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Thursday, July 28, 2005

Way behind the curve

The following is a brief public service announcement:

I am still the only literate person in the civilized world who has not read a single one of the Harry Potter books.

My wife and the big kids have read all of the previous installments... and the newest one (many thanks to my younger sister for FedExing it around the world) has just passed from Zahava to Ariella.

However, for some reason I never got around to reading any of them.

It's not a religious thing, I promise!  In fact, I've always been a bit puzzled when I hear religious leaders (in many religions) voice objection to the Harry Potter stories. 

From what I've seen in the films, it seems as though there are many very healthy lessons for children of all ages.  Unlike the typical Disney fare, the world created by JK Rowling doesn't rely exclusively on fairy godmothers or prince charmings to arrive at the last moment to make everything OK.  Instead, we learn that even people with magical powers must study and work very hard at perfecting their wizardry... and that there are limits on the powers of even the most skilled practitioners. 

All of the social (bullies), financial (the poor Weasleys) and organizational (the Ministry of Magic) problems that exist in real life also exist in the fictional world of Harry Potter, et al.   And most telling, strength of character seems to count for at least as much as having an encyclopedic knowledge of spells and potions.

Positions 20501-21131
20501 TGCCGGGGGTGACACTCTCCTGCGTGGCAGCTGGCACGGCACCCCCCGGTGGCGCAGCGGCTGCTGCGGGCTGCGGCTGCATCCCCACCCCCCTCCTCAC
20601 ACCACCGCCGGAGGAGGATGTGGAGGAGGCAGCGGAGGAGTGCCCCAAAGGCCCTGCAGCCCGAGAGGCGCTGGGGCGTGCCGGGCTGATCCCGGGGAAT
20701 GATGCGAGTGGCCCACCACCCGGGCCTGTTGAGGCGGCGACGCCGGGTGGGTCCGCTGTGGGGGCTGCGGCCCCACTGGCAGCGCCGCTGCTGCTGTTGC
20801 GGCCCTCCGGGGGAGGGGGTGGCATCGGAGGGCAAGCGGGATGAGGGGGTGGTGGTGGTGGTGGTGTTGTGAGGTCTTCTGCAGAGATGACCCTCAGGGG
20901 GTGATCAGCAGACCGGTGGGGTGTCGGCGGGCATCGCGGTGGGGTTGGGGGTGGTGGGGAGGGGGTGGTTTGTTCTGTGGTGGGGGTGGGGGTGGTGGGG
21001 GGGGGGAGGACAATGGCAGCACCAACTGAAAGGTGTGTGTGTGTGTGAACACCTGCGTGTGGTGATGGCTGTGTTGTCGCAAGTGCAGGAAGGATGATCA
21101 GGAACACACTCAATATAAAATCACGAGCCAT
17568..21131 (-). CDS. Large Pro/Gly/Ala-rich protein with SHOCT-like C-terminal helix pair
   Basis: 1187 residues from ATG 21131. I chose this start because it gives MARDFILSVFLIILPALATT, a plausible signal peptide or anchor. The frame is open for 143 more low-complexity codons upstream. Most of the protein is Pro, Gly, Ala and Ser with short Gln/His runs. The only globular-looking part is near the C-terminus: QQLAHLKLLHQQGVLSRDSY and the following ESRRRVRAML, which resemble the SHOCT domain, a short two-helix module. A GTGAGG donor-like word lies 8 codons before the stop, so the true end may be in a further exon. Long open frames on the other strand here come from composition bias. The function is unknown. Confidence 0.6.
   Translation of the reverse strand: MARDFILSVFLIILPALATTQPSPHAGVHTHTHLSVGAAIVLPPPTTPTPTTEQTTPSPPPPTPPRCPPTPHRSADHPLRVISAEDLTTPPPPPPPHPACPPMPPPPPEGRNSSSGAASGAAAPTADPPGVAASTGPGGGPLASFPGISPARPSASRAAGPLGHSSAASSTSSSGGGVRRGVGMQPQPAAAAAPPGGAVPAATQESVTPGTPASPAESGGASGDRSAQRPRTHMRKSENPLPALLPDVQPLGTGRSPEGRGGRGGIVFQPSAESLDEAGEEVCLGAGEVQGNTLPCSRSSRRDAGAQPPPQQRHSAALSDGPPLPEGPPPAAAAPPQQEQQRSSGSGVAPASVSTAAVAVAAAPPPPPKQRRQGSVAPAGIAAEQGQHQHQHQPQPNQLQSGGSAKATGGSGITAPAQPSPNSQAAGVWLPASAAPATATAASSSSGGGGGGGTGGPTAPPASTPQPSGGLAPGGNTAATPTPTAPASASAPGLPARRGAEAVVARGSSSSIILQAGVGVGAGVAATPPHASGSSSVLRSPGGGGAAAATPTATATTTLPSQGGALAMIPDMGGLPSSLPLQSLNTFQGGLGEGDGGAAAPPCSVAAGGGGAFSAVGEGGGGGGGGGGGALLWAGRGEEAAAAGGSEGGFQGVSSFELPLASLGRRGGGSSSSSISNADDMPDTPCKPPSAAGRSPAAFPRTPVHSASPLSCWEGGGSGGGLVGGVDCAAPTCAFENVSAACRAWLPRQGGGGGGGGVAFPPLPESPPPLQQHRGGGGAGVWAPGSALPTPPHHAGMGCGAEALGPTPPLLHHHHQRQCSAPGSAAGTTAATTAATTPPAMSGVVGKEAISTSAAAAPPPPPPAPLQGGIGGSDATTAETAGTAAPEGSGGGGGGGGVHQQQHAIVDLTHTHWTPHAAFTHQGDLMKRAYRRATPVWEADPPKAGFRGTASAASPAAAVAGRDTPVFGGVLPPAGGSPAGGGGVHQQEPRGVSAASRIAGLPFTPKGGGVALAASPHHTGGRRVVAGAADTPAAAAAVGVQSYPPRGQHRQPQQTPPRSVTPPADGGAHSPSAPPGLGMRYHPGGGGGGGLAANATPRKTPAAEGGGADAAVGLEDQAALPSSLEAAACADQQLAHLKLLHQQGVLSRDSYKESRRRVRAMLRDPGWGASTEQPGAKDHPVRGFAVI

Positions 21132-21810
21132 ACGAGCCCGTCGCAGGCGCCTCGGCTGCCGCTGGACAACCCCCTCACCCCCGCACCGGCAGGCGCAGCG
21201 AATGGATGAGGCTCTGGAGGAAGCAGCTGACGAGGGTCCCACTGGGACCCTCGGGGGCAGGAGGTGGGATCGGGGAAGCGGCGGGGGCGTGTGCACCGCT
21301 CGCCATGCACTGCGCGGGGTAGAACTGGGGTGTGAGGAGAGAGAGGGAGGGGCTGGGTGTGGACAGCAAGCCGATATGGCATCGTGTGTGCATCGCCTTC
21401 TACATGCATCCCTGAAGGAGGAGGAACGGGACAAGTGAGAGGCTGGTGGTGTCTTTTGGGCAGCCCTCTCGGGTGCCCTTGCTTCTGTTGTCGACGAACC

So... I really have no reasonable explanation as to why I haven't read any of the books. 

Therefore, this Shabbat I will finally begin reading the first in the series; HP & the Sorcerer's Stone.


Posted by David Bogner on July 28, 2005 | Permalink


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Excuse me but I must clarify. Ariella and I were sharing the book until last night when I finished it. Ari has been reading during her waking hours, while I had access only after she went to bed.

I am hoping to spend at least a half hour every evening reading with Gili, as I know that he is quite anxious to get into this book as well....

Posted by: zahava | Jul 28, 2005 2:48:33 PM

I'll leave it to the other commenters to decide whether you should be reading "HP and the Sorcerer's Stone" or "HP and the Philosopher's Stone."

But they certainly are a good read. Since you've got all 6 of them to read, if you get caught up in books, be prepared to donate a lot of your time for this.

Posted by: Dave | Jul 28, 2005 2:49:18 PM

Hi David,
meet you for coffee on my next visit, ok ? I'm back home since friday, and had my new HP book in the mailbox (amazon-preorder). I've started already, but am looking very much forward to the weekend to continue! Wish you a pleasant read.